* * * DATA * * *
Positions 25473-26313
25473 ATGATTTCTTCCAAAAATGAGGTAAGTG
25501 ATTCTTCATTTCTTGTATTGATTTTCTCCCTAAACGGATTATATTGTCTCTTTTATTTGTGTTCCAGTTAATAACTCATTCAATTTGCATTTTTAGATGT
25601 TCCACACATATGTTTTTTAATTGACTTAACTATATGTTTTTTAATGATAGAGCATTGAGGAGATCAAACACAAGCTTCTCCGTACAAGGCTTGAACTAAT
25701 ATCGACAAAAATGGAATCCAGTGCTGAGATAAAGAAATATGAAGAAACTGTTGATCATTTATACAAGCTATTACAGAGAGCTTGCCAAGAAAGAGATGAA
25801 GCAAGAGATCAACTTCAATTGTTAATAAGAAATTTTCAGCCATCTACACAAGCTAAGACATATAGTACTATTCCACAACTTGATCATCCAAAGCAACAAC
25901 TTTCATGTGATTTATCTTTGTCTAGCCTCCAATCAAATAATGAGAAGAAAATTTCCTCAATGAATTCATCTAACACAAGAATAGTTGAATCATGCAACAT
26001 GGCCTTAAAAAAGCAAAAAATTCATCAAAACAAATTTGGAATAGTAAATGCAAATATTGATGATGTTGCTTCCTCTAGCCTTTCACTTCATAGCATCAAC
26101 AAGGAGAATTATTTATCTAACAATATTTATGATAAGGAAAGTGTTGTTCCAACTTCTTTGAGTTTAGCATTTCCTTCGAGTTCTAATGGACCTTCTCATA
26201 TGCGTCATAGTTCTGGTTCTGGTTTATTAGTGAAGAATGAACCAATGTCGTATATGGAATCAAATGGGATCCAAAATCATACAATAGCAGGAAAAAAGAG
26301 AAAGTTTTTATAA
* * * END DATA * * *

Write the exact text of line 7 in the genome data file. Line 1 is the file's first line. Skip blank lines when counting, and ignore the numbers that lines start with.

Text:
25901 TTTCATGTGATTTATCTTTGTCTAGCCTCCAATCAAATAATGAGAAGAAAATTTCCTCAATGAATTCATCTAACACAAGAATAGTTGAATCATGCAACAT